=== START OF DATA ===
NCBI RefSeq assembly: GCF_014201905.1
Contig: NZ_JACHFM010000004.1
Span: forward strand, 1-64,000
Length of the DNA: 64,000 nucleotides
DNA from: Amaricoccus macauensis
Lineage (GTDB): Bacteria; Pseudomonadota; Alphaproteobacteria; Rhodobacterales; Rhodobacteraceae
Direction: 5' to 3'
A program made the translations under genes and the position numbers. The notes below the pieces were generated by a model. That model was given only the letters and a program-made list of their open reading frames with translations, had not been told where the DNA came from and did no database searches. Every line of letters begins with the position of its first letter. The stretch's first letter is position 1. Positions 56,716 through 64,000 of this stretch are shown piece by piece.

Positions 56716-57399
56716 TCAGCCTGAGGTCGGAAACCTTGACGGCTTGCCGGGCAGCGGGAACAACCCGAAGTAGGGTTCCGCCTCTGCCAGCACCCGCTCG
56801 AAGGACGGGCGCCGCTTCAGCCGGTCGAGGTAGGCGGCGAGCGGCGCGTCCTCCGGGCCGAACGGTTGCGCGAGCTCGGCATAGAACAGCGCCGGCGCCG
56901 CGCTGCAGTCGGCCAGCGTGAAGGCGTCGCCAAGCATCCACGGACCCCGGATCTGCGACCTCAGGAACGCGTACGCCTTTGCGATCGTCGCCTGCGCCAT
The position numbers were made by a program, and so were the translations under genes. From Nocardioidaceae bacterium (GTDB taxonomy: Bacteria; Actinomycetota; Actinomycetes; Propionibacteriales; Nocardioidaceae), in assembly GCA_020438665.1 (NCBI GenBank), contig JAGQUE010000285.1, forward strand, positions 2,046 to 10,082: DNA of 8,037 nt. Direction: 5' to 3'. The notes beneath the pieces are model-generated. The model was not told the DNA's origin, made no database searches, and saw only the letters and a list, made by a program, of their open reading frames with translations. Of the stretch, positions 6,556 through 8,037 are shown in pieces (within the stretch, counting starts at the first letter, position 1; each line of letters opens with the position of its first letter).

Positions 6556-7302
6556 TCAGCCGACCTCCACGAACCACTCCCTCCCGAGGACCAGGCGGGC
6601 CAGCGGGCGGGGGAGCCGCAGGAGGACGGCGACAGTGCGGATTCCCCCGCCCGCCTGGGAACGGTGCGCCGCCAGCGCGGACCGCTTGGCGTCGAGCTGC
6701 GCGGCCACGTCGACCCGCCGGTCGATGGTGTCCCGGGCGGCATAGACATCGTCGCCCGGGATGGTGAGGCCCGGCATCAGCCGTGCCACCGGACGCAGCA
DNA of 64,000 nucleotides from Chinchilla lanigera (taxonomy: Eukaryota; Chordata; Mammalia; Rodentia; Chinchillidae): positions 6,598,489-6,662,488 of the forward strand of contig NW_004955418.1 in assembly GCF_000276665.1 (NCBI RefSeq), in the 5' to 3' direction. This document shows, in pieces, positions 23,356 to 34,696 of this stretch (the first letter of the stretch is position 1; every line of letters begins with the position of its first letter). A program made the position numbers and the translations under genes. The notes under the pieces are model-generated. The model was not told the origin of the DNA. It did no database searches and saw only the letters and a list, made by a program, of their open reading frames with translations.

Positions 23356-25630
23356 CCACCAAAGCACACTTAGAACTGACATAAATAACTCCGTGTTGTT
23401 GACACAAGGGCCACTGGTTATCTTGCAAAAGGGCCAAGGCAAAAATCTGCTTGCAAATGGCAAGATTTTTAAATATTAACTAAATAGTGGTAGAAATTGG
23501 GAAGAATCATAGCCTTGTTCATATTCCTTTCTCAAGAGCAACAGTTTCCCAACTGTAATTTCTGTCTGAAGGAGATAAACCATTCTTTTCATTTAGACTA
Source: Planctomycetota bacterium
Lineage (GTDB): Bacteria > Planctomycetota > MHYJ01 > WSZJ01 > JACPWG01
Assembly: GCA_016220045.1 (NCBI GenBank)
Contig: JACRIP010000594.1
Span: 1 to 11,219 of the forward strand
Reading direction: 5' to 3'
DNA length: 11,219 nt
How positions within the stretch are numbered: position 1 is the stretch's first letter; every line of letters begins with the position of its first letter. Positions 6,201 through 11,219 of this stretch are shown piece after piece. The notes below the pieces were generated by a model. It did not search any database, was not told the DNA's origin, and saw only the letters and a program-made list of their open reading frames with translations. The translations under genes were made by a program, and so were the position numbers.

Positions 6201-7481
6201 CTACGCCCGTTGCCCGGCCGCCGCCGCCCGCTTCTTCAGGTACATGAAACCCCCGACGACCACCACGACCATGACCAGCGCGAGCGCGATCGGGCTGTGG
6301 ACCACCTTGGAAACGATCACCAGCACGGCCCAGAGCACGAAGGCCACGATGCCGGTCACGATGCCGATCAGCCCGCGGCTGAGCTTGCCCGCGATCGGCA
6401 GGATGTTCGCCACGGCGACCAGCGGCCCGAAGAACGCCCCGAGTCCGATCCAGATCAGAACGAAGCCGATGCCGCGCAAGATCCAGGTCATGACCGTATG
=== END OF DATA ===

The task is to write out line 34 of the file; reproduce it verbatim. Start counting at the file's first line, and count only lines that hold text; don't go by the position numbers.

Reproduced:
6401 GGATGTTCGCCACGGCGACCAGCGGCCCGAAGAACGCCCCGAGTCCGATCCAGATCAGAACGAAGCCGATGCCGCGCAAGATCCAGGTCATGACCGTATG